Today (January 31), with popular terms, there was a “super blue blood moon”. It will be the first full total moon eclipse since September 27/28, 2015. What’s more, it was the first Blue Moon / Blood Moon visible from the United States since 1866.
UPDATE: NASA is live now, saying “We’re live online with views of the #SuperBlueBloodMoon from @UHawaiiNews.” (Click here to watch the live stream)
— NASA (@NASA) January 31, 2018
What is a Blue Moon?
The phrase has nothing to do with the actual color of the moon. A blue moon is an additional full moon that appears in a subdivision of a year: either the third of four full moons in a season, or a second full moon in a month of the common calendar.
A literal “blue moon” (the moon appearing with a tinge of blue) may occur in certain atmospheric conditions: e.g., if volcanic eruptions or fires leave particles in the atmosphere of just the right size to preferentially scatter red light. But it’s completely a different phenomenon than “blue moon”.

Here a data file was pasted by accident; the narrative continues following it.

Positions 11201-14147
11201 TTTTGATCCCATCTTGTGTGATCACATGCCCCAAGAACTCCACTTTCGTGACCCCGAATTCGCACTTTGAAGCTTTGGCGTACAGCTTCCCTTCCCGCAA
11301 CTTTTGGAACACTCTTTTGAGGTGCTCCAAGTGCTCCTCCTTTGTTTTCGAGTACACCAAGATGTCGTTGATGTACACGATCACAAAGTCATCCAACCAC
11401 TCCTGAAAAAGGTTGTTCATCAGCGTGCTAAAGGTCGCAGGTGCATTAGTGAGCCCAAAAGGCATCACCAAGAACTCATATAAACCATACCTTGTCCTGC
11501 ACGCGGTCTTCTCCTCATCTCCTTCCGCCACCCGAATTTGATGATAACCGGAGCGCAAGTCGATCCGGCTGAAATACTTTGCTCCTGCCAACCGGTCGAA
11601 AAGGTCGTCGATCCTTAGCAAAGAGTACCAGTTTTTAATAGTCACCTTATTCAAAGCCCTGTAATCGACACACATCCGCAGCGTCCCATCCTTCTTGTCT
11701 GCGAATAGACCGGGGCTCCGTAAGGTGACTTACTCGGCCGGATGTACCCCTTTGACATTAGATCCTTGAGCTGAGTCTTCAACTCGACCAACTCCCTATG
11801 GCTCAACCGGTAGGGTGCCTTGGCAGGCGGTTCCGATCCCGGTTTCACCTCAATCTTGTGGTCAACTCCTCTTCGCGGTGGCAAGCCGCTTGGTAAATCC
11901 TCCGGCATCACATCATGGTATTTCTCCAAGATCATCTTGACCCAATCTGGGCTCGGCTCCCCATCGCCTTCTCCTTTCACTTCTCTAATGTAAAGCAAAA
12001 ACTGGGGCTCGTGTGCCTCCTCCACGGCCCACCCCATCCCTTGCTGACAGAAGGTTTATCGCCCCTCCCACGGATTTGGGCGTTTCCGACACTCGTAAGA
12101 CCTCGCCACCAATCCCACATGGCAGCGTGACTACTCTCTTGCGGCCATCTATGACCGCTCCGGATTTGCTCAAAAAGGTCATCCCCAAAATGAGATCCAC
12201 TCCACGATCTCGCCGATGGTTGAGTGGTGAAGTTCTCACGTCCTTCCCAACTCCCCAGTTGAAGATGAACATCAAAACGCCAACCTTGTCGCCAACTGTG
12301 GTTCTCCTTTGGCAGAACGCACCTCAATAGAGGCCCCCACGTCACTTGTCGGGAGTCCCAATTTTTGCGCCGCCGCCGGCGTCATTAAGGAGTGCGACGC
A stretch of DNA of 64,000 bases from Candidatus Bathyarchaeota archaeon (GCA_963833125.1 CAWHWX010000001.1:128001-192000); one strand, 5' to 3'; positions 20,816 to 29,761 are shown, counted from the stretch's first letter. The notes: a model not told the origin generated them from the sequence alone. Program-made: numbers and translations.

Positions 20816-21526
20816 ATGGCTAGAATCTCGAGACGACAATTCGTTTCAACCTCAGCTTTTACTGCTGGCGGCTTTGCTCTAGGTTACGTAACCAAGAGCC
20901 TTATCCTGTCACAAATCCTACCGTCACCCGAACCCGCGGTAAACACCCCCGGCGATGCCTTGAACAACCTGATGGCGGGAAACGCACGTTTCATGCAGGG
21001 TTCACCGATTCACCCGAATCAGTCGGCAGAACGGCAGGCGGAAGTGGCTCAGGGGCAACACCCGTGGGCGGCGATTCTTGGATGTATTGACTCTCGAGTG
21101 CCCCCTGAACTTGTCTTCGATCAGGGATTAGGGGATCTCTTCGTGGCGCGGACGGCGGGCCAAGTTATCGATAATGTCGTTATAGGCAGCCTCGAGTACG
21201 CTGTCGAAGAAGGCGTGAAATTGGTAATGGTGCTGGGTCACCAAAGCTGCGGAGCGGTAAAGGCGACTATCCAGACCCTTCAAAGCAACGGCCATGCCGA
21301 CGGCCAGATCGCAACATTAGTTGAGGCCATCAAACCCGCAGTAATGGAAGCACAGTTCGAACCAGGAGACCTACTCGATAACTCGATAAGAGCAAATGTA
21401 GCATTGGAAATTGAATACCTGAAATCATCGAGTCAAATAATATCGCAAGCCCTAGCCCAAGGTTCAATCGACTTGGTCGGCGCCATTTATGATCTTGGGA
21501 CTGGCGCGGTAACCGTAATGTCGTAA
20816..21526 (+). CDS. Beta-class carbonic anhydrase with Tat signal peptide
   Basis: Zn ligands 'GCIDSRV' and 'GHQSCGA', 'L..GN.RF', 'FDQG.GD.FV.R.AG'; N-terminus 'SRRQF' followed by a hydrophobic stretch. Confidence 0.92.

What is a Blood Moon?
Like Super Moon, Blood Moon is not a scientific term. In recent times it is being widely used to refer to a total lunar eclipse because a fully eclipsed Moon often takes on a reddish color. See the NASA image below, when the moon passes through Earth’s extended shadow, the penumbra, it looks reddish. When it passes through Earth’s central shadow, the umbra, it’s naturally black and that is the eclipse.
The upcoming even also will be considered a supermoon. The moon will be appear appears slightly larger and brighter than usual. When it’s also full moon is near its perigee, or at its closest point to the Earth, it’s called Supermoon.
- Blue Moon on wikipedia